OICD interns are often interested in identities because they themselves have complex experiences of how identities work in the places they have grown up and/or find themselves. In this article, OICD Intern Dany Tsuruta reflects on his secular upbringing in Lebanon from Japan.
In his book, Imagined Communities: Reflections on the Origin and Spread of Nationalism (1991), Benedict Anderson argues that through the emergence of technologies such as the printing press and the newspaper, members of large societies began to think of themselves as sharing time and space with others in new ways. For the first time, these news forms of imagining allowed people to feel that they were part of large and simultaneously experienced national communities. Applying Anderson’s theory to my home country of Lebanon is challenging for me: how could such a massively diverse place ever coalesce into one community of the imagination?
Growing up in a fairly open minded and secular household, it was still difficult to avoid being labelled and influenced by religion in Lebanese society. Despite a popular belief that Lebanon, being located in the Middle East, is a primarily Muslim nation, Lebanon actually hosts multiple religions and represents many branches and sects of Islamic and other faiths.
The diversity of religions, their branches and sects, play a vital role in Lebanese society. As the Lebanese government is required to represent all faiths, the political system is complex. For instance, Lebanon’s president must be a Maronite Christian, the prime minister a Sunni and the speaker of the house a Shia. In addition, each sect receives a limited number of seats in the parliament, and Lebanese citizens can only vote for candidates from particular sects that are designated for their districts.
Having lived in Lebanon for quite a number of years, one can easily notice that Lebanon seems to be geographically divided in accordance to its various sects and communities. Even the capital is divided into districts and streets where the residents mostly consist of followers of the related sect. The distinct geographic spaces of Lebanon each associated with their designated communities and each hosting schools which promote specific cultural and religious values, end up creating a diverse landscape of identities.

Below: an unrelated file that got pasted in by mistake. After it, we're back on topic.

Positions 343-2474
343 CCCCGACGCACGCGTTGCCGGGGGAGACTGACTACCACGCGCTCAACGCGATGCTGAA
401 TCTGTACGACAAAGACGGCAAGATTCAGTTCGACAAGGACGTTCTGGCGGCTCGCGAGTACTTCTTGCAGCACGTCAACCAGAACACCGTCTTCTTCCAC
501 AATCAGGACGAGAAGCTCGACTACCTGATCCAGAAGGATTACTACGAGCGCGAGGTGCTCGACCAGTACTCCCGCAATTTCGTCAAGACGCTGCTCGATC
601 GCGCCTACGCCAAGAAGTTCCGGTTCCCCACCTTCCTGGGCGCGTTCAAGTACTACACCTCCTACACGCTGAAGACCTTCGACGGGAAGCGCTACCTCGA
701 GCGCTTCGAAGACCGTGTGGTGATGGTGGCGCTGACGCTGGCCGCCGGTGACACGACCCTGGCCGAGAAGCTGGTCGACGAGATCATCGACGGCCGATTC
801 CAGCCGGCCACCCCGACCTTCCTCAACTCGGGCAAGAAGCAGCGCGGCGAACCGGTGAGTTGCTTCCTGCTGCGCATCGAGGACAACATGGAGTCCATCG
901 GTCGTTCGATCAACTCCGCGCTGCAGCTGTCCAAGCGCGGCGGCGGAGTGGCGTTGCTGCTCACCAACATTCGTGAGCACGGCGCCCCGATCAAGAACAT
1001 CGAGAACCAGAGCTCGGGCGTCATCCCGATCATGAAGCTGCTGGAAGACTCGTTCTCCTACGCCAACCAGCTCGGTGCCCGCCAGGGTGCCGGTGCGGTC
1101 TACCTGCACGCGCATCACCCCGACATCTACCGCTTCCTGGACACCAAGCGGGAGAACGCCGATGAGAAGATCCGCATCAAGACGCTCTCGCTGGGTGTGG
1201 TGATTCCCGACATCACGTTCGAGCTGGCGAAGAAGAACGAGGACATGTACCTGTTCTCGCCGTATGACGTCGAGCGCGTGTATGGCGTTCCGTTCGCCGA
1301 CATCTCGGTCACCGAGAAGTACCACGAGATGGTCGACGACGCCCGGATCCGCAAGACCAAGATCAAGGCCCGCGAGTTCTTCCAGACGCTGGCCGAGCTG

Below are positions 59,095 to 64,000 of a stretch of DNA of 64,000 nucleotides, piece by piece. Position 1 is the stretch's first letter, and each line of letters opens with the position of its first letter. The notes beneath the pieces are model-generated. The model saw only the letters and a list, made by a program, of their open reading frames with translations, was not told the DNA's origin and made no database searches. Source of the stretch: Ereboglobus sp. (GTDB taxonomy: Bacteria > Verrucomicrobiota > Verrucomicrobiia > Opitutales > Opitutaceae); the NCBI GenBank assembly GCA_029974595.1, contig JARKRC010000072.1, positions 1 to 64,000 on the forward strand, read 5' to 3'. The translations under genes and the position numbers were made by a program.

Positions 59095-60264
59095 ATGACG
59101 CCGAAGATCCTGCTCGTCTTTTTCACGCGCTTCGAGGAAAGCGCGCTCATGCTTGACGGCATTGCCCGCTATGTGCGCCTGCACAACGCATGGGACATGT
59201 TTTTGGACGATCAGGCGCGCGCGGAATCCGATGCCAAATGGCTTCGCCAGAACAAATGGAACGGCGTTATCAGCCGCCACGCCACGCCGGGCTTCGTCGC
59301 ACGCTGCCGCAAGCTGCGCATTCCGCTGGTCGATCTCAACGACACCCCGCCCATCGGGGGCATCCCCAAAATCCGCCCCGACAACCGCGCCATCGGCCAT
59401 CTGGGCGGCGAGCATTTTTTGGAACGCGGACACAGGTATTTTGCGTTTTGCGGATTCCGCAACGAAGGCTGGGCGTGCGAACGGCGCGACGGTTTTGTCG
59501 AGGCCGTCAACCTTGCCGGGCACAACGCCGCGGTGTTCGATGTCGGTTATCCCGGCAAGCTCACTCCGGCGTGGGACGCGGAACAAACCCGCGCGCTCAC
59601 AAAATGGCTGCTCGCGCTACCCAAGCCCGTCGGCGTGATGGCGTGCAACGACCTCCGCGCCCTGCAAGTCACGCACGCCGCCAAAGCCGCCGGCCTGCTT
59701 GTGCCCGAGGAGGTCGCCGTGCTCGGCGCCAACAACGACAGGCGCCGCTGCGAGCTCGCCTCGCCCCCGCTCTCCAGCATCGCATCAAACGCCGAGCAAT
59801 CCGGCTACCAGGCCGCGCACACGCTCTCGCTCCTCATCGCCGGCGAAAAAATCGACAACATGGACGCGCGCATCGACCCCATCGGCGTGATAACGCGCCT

I believe I was fortunate to grow up in a secular household (my father and mother have Lebanese and foreign backgrounds), I could not help but be exposed to the cultural divisions and diversity of Lebanon throughout my childhood, both from my extended family members and in the course of living everyday life.
With the additional influence of French colonialism, the many French schools in Lebanon cultivate values that are different from those that are encouraged at schools rooted in faith education. These French schools therefore help to bring forward ever more complex identities into the mix of Lebanese public life.
My parents enrolled me in a French system from kindergarten and this has allowed me to communicate and understand the French language and culture in addition to the Lebanese one.
This dynamic cultural diversity also means that there are a number of individuals who do not want to conform to any of the values that they see represented by the majority. These people might be in the minority, but their highly secular and informed cosmopolitanism may represent an important part of the Lebanese community.
Looking at Lebanon from Japan is an interesting experiment. Being a quarter Japanese myself and having lived and studied for some years in Kyoto, in many ways Japan can appear to be a lot more peaceful and unified. While different regions and prefectures associate themselves with specific identities in Japan too, these identities do not seem to me to create conflict or negative energy.
The way that Japan has developed the ability to imagine its national identity—allowing everyone to imagine themselves as Japanese—seems very powerful and effective in unifying the nation under a common identity. Although this may not be the case at all times, comparing the very small size of Lebanon to the extensiveness of Japan, I am amazed at how much more complex and divided Lebanon can appear to be in contrast with Japan.
Despite the comparison, I do not want to portray Lebanon as a scary place where identity defines a person and one must only belong to a particular group of people in order to function.
My view is that Lebanon is a beautiful place that always manages to connect itself to itself even if indirectly, regardless of its differences and diversity. There are many cohesive elements in Lebanese society such as a very vibrant art environment (music, movies, drama, nightlife), food, beautiful scenery and much more. And I can tell, whenever I bring someone to visit with me, that their perception of Lebanon is ultimately a positive, aesthetically and culturally pleasing one that tells a tale of a country which, despite containing so many differences, problems and inconveniences, still knows how to live and flourish.